Dietes are only found growing naturally in southern Africa and on the Lord Howe Island between Australia and New Zealand. There are 6 species of which 5 occur in southern Africa. In South Africa they are distributed in KwaZulu-Natal, Mpumalanga, Eastern Cape, Limpopo and Western Cape Provinces. The only non-African species is D. robinsoniana which is found on Lord Howe Island. Of the 5 South African species, 3 of them are common in gardens namely, D. grandiflora, D. iridoides and D. bicolor. Dietes flavida is occasionally grown, whereas D. butcheriana is still largely unknown.
Dietes flavida is probably pollinated by bees because of its showy and attractive flowers.
Dietes flavida has no medicinal properties. The striking evergreen fan of leaves make it an ideal plant for mass planting or mixed planting. They can also be used in difficult corners of the garden, as well as soil stabilizers, due to their strong root system.
Growing Dietes flavida
Dietes flavida can be propagated by dividing the clumps in autumn after flowering or in early spring, before active growth takes place. The older sections of the rhizome can be cut back and foliage trimmed down to about a half. The replanting should be done as soon as possible and be kept wet until the plants are established.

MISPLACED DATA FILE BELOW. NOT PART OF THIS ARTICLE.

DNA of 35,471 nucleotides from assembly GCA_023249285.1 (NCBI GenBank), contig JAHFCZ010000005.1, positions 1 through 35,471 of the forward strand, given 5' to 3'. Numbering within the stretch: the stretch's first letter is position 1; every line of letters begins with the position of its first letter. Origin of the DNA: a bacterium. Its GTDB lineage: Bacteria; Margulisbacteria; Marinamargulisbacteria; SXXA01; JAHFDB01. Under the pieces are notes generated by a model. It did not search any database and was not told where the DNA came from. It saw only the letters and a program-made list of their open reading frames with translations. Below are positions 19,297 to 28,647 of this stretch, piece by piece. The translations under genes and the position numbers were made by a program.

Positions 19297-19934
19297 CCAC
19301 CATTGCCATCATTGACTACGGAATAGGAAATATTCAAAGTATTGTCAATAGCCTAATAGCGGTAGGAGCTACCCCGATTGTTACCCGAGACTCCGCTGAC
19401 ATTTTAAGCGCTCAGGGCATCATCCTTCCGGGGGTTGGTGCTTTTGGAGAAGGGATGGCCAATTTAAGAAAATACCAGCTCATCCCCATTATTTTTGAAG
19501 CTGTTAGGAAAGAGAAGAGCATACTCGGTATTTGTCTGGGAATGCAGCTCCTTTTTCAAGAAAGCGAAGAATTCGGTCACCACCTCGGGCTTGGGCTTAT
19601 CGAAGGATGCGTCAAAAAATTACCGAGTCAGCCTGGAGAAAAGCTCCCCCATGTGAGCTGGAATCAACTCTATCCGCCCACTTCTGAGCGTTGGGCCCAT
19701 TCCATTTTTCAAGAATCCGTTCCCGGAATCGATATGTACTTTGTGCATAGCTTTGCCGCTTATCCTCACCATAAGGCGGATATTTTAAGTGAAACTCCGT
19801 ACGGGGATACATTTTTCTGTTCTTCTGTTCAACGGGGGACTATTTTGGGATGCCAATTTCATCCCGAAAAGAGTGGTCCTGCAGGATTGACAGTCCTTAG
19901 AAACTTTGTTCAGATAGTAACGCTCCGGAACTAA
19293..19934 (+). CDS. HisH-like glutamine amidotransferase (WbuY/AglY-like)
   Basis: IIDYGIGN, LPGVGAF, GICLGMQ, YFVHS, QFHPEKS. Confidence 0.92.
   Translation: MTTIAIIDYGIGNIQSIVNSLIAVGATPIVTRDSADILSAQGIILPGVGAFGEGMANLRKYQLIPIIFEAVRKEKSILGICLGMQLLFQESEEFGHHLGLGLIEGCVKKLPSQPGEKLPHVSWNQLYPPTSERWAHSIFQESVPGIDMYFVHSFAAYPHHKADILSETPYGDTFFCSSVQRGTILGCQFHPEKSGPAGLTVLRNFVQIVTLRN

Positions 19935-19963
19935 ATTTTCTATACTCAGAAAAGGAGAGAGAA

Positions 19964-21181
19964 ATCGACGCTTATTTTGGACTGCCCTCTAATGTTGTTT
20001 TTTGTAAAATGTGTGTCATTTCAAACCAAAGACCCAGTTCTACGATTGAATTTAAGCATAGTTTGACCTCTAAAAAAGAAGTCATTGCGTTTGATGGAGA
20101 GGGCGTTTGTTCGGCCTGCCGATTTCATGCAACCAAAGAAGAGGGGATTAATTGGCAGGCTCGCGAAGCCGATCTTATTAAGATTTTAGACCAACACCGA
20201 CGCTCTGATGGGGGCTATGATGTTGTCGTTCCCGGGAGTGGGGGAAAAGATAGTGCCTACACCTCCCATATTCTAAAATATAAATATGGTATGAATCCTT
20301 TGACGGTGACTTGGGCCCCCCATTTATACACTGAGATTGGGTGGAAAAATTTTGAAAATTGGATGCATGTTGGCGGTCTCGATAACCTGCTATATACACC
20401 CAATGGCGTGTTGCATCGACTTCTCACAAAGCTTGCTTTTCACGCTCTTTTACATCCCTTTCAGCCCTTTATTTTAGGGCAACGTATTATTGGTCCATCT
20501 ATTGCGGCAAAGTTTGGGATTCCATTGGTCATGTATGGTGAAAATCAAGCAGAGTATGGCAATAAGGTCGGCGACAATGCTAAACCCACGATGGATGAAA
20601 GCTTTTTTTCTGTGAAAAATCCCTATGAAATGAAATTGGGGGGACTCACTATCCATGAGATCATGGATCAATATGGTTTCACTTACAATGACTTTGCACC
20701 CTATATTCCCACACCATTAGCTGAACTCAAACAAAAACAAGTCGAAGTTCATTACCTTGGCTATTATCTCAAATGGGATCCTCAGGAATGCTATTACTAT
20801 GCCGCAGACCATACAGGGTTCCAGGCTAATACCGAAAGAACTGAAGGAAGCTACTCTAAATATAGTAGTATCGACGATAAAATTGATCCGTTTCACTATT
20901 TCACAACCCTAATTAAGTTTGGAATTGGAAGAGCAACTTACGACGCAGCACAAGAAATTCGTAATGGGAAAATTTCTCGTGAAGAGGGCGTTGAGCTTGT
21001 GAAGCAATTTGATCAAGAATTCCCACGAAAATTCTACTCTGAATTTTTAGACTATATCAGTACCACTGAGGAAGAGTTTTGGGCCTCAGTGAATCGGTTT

In general species of Dietes have a very hard seed coat. Germination takes a while and it can be erratic, taking a few years with some species. Seeds can be sown as soon as they are ripe in a well-drained medium in deep trays and placed in a shaded position and kept moist. Young seedlings should be transplanted and established individually in small planting bags, before they are planted out into the garden.
Grow Dietes flavida in very lightly shaded to full sun position. It is a compact plant and can be grown where lack of space is a problem. They will produce ample foliage and flower less in a shady spot. They will grow in the poorest of soils, but for best performance, plant them in rich soil with ample compost supplied regularly and water liberally, particularly in summer.
Although members of Dietes are not often subject to pests or diseases, the flowers may be eaten by beetles. Should your Dietes flavida be attacked by insect pests, combat with environmentally friendly insecticides, which is highly recommended as harsh chemicals will destroy the natural enemies such as lady birds that feed on certain pests.
- Duncan, G.D. 1993. Wild irises for the garden. Veld & Flora 79 (3): 74–76.
- Goldblatt, P. 1993. Fora zambesiaca, Vol 12, Pat 4. Annals of Missouri Botanical Garden Vol. 68 No.1 (1981) pp.132–153.
- Stern, M. 2002-06. Dietes bicolor (Steud.) Sweet ex Klatt. (Iridaceae). PlantZAfrica. Internet 4 pp. Accessed 10 Feb 2017. http://pza.sanbi.org/dietes-bicolor
- Wikipedia: Dietes. Accessed 10 Feb 2017 https://en.wikipedia.org/wiki/Dietes
- Wild Flower Nursery: Dietes flavida. Accessed 10 Feb 2017. http://wildflowernursery.co.za/indigenous-plant-database/dietes-flavida/
Kirstenbosch National Botanical Garden
Plant Type: Bulb
SA Distribution: Eastern Cape, KwaZulu-Natal, Mpumalanga
Soil type: Sandy, Loam
Flowering season: Spring, Early Summer, Late Summer
Flower colour: White, Cream, Yellow
Aspect: Shade, Morning Sun (Semi Shade), Afternoon Sun (Semi Shade)
Gardening skill: Easy